In 1982, the organization formally became the World Policy Institute, changing its name to reflect its new policy focus. In 1983, Sherle Schwenninger founded World Policy Journal, together with Jerry Sanders and Robert Johansen, as a vehicle for disseminating ideas. Jerry Sanders was the first managing editor of the journal. The Institute also published a series of World Policy Papers through the 1990s and organized an ongoing speaking program. Among its central ideas was that peace and economics are closely intertwined. In the 1980s, WPI’s Security Project summarized a unified economic-diplomatic-military strategy for progressives in post-Reagan America. From 1985 to 1987, World Policy Journal articles were translated for President Mikhail Gorbachev by the Russian Institute for US and Canada Studies. The Journal’s close contacts with Russian reformists enabled it to cover the coming of Gorbachev, glasnost and perestroika, and the unraveling of the Cold War, like no other publication. During the 1980s, the Institute’s American Priorities in a New World Era project – a group that included participants Robert Reich, Carl Sagan, Jessica Matthews, and Stan Greenberg – began studies which resulted in a series of polls and a 1990 book. A Greenberg poll carried out during the last throes of Cold War as Gorbachev was coming to power, asked the U.S. public if economic or military strength was more important. An overwhelming majority – two-thirds—said that the economy was most important. That poll profoundly informed Bill Clinton’s “It’s the Economy, Stupid” campaign strategy.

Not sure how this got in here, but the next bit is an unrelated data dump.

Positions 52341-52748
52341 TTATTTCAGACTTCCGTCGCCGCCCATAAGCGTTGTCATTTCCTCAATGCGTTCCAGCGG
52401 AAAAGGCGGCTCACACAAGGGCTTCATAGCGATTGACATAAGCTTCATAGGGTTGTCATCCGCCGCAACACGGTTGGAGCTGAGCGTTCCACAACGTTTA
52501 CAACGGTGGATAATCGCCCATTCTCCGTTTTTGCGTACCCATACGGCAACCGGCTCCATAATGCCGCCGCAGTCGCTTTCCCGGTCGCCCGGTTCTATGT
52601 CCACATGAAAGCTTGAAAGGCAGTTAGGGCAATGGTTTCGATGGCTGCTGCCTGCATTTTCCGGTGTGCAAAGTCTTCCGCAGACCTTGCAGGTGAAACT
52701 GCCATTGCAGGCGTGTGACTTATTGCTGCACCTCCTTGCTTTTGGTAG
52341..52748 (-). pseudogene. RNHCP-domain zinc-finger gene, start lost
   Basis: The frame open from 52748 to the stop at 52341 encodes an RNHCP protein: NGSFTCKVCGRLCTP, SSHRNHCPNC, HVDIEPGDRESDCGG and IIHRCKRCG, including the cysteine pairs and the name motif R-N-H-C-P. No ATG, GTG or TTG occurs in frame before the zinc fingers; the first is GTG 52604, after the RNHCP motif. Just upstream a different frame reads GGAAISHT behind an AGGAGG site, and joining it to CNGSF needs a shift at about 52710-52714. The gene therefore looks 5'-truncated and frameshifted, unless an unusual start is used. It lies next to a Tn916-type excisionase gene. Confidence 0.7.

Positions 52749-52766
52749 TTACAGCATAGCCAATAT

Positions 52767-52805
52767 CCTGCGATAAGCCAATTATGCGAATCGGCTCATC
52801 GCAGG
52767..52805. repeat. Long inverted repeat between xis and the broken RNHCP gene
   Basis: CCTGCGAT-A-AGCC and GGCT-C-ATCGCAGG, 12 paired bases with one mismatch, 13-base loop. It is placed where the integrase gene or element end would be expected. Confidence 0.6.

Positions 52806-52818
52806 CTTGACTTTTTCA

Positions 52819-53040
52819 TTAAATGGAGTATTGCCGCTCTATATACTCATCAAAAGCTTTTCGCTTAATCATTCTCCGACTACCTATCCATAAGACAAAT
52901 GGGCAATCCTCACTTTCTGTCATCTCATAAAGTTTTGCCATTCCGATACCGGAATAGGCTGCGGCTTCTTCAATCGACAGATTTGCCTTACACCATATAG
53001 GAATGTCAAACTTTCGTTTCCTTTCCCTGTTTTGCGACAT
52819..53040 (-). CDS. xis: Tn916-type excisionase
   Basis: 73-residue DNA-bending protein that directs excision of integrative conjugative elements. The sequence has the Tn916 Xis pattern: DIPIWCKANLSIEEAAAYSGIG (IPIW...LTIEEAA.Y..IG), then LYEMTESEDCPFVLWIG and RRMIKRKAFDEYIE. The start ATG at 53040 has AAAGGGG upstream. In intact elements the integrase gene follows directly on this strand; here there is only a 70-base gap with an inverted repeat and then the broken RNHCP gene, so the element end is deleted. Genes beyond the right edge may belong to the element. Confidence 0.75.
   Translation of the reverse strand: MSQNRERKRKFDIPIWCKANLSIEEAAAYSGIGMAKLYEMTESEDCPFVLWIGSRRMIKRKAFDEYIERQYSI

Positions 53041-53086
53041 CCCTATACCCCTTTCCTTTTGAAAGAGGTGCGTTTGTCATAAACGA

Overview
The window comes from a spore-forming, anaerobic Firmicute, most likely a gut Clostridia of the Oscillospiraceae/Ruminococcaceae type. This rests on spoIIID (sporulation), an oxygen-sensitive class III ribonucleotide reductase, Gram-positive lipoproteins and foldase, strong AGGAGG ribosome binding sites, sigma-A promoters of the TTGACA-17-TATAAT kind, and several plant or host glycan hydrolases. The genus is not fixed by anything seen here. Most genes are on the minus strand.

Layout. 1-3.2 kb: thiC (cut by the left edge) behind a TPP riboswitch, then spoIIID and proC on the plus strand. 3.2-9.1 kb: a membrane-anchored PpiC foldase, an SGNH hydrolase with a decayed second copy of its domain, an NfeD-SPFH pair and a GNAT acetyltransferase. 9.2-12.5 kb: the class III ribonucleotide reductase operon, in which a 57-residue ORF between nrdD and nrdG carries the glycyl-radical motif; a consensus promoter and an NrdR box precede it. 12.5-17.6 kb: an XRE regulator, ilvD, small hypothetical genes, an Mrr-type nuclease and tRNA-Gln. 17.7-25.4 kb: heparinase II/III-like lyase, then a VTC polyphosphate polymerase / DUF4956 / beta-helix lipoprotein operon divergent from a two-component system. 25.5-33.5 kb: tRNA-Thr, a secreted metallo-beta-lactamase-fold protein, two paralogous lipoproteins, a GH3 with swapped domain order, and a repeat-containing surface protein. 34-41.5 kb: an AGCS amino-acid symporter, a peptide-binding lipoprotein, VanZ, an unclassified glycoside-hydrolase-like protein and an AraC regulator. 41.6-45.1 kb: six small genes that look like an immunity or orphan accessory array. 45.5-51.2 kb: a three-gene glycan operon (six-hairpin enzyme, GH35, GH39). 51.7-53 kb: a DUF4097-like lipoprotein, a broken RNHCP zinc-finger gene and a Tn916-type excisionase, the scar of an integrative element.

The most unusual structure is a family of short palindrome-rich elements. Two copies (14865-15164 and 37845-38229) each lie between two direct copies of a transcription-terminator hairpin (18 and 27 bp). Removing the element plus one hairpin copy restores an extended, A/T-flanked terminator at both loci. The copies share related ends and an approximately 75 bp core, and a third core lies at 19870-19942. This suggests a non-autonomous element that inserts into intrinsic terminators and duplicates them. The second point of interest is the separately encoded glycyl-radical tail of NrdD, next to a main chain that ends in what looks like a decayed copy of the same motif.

A great deal of the Institute’s influence was exercised through World Policy Journal, which heralded the rise of the importance of geo-economics over geo-political military conflicts. It argued the limits of the United States’ ability to control a variety of civil wars and revolutions. WPJ was also known for its coverage of the rise of Japan, particularly writings by Walter Russell Mead. During this time, the Journal was awarded numerous recognitions for its coverage of the collapse of the Soviet Union, the end of the Cold War and of the world economy.